I am in the middle of marking undergraduate dissertations. One student has just written that Michael Martin was the first Speaker to be forced out of office since Sir John Trevor in 1695. Oh dear. Send for the firing squad. As readers of my posts on Lords of the Blog will be well aware, this is just one of the myths that the media keep repeating. Let me correct this one and a couple of others.
1. Michael Martin was not the first Speaker to be forced out of office since 1695. Two other Speakers were voted out of office after Sir John Trevor: Sir Fletcher Norton in 1780 and Sir Charles Manners-Sutton in 1835. The removal of Manners-Sutton, by 316 to 306 votes, was highly contentious.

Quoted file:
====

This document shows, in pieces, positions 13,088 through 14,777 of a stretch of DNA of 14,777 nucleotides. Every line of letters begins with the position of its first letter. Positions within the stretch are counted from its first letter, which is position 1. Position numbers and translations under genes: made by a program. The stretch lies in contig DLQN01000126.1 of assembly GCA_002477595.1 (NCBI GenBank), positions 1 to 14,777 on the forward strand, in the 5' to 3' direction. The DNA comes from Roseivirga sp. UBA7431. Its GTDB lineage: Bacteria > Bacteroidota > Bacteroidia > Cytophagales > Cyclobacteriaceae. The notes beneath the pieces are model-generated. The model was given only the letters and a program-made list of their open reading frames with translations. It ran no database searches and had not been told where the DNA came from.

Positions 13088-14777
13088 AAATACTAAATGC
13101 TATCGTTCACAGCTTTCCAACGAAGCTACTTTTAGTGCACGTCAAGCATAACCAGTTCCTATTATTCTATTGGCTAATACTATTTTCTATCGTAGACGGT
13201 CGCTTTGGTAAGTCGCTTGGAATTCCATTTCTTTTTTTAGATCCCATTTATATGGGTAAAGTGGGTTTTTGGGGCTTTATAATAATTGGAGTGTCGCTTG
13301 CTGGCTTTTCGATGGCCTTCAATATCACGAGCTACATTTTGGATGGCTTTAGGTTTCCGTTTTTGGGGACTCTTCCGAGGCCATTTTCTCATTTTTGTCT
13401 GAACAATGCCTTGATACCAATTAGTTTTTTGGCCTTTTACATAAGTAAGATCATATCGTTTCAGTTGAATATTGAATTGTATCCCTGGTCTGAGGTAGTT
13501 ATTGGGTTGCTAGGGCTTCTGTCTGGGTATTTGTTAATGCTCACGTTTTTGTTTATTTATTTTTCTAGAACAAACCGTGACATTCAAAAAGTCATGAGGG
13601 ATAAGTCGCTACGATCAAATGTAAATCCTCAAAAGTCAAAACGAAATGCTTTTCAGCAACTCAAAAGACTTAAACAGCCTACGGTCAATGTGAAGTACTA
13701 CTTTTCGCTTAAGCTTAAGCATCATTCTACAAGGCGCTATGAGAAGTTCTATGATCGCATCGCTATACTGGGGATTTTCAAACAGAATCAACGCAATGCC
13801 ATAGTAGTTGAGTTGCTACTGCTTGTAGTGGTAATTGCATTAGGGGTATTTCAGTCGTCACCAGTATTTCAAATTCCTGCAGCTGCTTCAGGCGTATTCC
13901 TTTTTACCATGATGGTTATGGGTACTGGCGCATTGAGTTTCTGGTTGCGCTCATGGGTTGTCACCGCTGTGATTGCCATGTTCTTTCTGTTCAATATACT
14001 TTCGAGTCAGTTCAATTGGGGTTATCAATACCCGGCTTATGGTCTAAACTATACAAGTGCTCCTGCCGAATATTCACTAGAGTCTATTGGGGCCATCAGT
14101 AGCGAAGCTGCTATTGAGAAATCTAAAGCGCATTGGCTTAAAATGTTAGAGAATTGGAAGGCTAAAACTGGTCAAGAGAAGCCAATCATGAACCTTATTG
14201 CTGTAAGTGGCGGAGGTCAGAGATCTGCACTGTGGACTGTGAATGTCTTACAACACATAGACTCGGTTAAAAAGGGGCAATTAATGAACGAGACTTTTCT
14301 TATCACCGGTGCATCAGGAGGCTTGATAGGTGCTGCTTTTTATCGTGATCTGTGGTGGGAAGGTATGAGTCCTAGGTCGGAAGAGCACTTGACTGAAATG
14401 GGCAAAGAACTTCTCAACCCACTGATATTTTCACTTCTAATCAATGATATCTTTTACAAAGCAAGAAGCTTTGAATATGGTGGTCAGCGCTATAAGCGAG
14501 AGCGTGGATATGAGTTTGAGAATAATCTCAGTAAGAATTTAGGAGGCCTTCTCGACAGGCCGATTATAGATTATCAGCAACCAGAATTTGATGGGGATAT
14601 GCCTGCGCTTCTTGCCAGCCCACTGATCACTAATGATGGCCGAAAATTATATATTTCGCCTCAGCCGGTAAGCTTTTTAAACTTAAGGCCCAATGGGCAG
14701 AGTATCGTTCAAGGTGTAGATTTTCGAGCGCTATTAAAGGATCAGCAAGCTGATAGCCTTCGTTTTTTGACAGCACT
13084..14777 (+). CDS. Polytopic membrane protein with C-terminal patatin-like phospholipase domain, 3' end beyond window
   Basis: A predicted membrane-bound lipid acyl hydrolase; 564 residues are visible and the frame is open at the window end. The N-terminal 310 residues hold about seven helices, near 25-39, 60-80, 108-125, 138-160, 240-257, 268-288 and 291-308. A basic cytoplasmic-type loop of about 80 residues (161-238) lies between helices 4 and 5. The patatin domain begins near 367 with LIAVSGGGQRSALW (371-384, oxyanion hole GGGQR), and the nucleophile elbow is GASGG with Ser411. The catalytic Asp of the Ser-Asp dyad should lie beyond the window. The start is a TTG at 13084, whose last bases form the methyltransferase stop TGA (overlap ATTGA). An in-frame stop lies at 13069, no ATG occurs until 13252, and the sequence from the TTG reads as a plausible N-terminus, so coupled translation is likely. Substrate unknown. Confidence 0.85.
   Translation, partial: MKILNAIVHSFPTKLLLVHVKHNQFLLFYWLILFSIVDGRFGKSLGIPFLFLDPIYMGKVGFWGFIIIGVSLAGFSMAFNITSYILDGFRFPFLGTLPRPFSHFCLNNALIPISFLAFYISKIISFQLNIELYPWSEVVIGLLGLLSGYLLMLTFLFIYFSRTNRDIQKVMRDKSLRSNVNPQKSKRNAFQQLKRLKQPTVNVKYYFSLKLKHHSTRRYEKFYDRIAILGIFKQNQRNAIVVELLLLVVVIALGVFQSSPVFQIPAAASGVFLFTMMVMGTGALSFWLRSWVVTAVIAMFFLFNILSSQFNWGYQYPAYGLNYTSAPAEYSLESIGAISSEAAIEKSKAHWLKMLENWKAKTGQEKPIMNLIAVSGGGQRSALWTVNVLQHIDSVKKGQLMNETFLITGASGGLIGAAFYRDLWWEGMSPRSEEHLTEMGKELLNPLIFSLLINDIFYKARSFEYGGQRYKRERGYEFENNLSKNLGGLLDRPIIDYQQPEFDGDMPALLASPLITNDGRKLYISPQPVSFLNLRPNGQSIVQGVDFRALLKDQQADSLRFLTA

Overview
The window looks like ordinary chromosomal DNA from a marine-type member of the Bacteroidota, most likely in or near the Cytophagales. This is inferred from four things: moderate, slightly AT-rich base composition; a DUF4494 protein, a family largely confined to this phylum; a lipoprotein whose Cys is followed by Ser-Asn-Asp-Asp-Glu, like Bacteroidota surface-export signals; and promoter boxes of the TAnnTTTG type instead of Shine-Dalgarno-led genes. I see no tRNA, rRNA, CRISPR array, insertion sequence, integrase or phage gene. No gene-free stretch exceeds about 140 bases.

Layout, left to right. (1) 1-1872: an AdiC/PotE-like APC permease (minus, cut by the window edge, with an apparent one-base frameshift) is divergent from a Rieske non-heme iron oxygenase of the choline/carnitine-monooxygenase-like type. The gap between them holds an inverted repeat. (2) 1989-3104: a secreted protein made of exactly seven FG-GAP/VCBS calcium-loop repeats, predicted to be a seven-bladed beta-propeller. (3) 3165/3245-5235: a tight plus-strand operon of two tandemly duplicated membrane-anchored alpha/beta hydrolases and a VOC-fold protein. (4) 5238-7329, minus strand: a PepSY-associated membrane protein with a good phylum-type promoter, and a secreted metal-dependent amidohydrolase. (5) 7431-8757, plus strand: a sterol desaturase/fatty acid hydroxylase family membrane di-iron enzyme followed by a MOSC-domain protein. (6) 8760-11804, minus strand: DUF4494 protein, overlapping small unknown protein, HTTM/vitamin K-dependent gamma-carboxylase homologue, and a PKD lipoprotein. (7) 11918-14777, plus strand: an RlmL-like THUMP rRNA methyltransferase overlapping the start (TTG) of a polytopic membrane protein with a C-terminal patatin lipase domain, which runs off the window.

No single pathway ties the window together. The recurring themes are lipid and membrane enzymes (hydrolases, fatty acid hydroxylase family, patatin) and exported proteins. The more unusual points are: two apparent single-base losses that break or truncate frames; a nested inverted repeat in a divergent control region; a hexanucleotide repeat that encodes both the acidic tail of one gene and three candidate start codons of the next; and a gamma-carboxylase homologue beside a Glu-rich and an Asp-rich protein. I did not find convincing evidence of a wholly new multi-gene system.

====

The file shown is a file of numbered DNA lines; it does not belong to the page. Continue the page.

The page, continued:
2. Peter Mandelson is not Lord Mandelson of Foy and Hartlepool. He is Lord Mandelson. As explained in a post on Lords of the Blog, there is no territorial designation that forms part of his title
3. MPs are not more loyal to party nowadays than they used to be. The high point of party loyalty in terms of parliamentary voting was actually the mid-1950s. Indpendence on the part of MPs increased in the 1970s and has reached record levels in recent years.
The media also tend to be misleading in illustrating stories about the House of Lords with pictures of the State Opening of Parliament. The State Opening of Parliament is precisely that. It is the annual meeting of Parliament, not a meeting of the House of Lords. You don’t see stories about the House of Commons illustrated with pictures of MPs stood at the Bar during the State Opening. Still, it is not quite as bad as The Times, which once accompanied a story on the Lords with a picture of men in robes and wigs. They were judges – nothing to do with the Lords.
No doubt readers will have picked up on other errors in media coverage of Parliament…